The run up to Christmas is traditionally marked by a flood of celebrity memoirs, but rarely are the bookshelves this fabulous. On my bedside table, waiting to be devoured, are memoirs from Elvis Costello, Paul O’Grady, and Eve Babitz. All in good time, my pretties.
Here are two I have read.
Ebury Press, £20
In the 1980s, American novelist Madison Smartt Bell wanted to use Pretenders’ lyrics as chapter-heads for his first novel. He wasn’t 100% sure what Hynde was singing, but caught enough to know it fit. Hynde (or her people) refused permission because, she explained, she didn’t want her parents to know what she was saying.
Similarly, Reckless is the book she could not — would not — publish during their lifetime. Whether she underestimated them we’ll never know, but one thing’s for sure, this is not a pretty story.
No one wants or expects pretty from the woman who sang, “I shot my mouth off and he showed me what that hole was for.” But what surprised this particular fan, given the glorious brashness of that first Pretenders album, was the glum tone of regret.
She claims three parents: father, mother, hometown. Early chapters linger over every leaf and tree of Akron with a wistfulness that will be familiar to fans of the song Back to Ohio.
Eventually the story picks up speed, taking the rallying cry, “Sex, drugs and rock and roll” to heart. A music mad teen, Hynde chased bands instead of homework. Though smart, she was unfocussed — scholastically, at least — and despite loving Akron, couldn’t wait to get away to see the world.
Drugs were one way out. Local radio was another. It was progressive and diverse, and touring bands were welcomed by a swarm of musically sophisticated kids when they arrived for what they thought was a throwaway warm-up gig in the provinces.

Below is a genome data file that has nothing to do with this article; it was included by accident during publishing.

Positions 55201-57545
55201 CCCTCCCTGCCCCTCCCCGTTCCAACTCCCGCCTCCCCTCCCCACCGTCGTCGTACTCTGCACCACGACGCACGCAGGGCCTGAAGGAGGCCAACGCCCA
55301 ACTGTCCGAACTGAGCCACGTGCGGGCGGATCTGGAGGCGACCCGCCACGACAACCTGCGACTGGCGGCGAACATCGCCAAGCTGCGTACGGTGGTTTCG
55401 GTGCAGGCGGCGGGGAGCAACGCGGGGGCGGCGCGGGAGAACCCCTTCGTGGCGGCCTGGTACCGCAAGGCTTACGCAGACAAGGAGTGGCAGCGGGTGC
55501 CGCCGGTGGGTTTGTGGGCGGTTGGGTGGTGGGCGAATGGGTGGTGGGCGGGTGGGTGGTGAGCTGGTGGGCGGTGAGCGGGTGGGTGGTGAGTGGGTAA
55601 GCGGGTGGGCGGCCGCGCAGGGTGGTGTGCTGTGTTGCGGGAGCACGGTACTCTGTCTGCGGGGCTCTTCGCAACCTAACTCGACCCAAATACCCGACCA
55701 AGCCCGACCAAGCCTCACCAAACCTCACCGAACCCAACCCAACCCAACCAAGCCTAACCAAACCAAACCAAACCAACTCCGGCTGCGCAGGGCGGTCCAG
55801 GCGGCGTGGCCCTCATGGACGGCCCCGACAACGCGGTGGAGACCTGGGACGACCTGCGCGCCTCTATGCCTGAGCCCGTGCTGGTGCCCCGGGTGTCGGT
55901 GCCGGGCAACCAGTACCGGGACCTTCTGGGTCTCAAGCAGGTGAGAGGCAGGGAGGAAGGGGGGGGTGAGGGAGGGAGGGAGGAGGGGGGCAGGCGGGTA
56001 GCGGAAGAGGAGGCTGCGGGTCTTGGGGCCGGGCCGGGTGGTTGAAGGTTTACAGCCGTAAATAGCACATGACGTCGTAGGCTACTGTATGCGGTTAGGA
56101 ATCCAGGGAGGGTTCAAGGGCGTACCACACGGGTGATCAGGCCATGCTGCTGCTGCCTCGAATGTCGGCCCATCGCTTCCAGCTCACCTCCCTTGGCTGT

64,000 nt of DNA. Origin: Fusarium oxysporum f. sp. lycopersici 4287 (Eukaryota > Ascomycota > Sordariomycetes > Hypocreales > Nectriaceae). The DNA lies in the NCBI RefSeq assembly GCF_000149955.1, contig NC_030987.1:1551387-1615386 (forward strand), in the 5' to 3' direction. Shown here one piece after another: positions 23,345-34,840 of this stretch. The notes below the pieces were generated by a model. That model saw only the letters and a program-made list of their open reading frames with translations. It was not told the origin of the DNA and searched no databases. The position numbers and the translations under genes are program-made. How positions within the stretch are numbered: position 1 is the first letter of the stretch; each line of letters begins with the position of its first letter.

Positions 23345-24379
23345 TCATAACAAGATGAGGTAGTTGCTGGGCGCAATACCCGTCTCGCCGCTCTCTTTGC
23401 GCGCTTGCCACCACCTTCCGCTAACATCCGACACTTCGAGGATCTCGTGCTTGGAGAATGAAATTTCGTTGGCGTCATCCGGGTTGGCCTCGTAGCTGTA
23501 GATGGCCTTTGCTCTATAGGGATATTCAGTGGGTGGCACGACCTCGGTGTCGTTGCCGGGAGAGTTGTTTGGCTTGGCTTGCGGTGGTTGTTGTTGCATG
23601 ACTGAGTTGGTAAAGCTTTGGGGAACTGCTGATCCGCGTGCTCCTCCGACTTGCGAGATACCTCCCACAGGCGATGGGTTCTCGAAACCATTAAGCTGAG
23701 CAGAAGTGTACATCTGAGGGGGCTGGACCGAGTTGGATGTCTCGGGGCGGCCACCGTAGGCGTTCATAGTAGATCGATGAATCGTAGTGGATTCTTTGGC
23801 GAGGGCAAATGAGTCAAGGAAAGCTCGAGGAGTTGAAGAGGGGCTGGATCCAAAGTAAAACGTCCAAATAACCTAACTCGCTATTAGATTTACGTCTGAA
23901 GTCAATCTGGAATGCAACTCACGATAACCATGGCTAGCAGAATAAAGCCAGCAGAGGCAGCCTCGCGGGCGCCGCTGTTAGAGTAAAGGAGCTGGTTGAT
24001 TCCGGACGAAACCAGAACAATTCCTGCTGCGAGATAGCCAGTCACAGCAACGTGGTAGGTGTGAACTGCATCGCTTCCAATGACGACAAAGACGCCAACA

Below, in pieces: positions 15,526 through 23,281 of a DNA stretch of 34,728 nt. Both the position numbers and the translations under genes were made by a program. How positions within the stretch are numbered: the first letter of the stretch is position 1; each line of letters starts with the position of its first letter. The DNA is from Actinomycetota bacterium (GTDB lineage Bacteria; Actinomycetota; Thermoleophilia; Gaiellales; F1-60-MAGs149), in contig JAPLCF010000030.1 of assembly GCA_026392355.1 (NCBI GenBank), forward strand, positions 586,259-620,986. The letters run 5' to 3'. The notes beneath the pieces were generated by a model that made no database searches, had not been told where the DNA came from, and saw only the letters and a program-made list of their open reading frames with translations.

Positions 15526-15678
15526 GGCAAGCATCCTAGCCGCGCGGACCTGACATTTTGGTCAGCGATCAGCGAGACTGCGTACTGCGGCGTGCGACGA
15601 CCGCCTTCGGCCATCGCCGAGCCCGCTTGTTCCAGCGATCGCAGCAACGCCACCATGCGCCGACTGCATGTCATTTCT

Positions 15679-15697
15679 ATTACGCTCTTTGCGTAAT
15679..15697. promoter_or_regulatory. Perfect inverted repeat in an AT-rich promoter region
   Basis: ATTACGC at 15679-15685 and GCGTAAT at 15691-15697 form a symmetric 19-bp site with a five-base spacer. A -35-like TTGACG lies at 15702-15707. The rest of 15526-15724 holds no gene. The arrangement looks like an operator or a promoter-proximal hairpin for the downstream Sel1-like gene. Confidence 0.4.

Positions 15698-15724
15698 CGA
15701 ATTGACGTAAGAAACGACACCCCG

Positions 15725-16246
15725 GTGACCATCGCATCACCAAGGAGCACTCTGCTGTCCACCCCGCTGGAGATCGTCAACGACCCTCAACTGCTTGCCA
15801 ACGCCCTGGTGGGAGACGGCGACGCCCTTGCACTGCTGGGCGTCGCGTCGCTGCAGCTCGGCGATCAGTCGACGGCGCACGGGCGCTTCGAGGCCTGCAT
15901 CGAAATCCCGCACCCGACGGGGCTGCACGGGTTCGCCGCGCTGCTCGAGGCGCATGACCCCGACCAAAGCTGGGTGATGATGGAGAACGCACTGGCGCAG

Anyone who’s ever dreamed big but lived small will identify with Hynde’s descriptions of unfocussed yearning. She wanted adventure and excitement but couldn’t figure out how to achieve her ambitions. What she did do often proved dangerous.
She first encounters the fearsome Heavy Bikers standing guard at a concert. (Why so coy about their name? Presumably there are legal issues.) Their bikes and bad boy personas appealed — and would do so throughout her life — but they were dangerous “friends.” The most publicised instance, picked up by the media, was her gang rape at their hands while off her face on drugs. I won’t wade into the controversy over her insistence on taking responsibility for what happened. We have no right to tell Hynde what or how to feel.
The event received so much media attention that its arrival in the narrative is actually a relief — thank god we’re getting this out of the way. But less reported is a later encounter with another biker and different drugs, which is no less frightening. Hynde wasn’t kidding when she gave the book its title.
Perhaps this very recklessness is what infuses the book with sadness. Hynde is frank about her sexual encounters, but equally up front about her sexual ambivalence. She never wanted a period, worried about her competence (though not her own satisfaction, which is a shame), and relied on booze to release her to become the aggressive, up for anything sexual tyro she felt the age required. Or as she says: “Any experience is better than no experience, was my motto.”
This rings hollow, like pure bravado, for she alternates between pride in her ‘balls to the wall’ approach and wistfulness about lost dignity, opportunities and friends, not to mention the countless times she ignored her dreams in favour of sparking up another bong. Reckless demonstrates deeply ingrained passivity — though that’s not to be confused with laziness, for Hynde has a demonstrable capacity for hard work.
The book meanders, as life meanders, taking us back and forth across the Atlantic and the English Channel, as Hynde comes to London, initially falling in with Nick Kent (who gave her forty kinds of clap) and a job at the NME: “The more dismissive and poorly written my reviews, the more the NME applauded me. They wanted the bad publicity.” She quit after a year, tired of slagging off bands, and keen to love music again.
Much of the time her circumstances were so grubby that the book almost feels sticky to the touch, and there’s a sense, as well, of someone picking her way across a battlefield strewn with corpses, as the lifestyle takes its toll on her friends and peers.
Thinking herself too old to start a band, she “advised” musicians instead, while briefly working for Malcolm McLaren and Vivienne Westwood as a shop assistant.
Eventually Hynde finds James Honeyman-Scott — Ray Davies christened him “the hook man” — and The Pretenders are born. Though she writes, “I never got over losing Pete [Farndon], never talking to him again,” she begins and ends the book with Honeyman Scott, the man who made her “more than she could have ever been on her own.” Long after his death he remained her lodestar. “I found that any musical question I had could easily be answered. I just had to imagine what Jimmy would do.”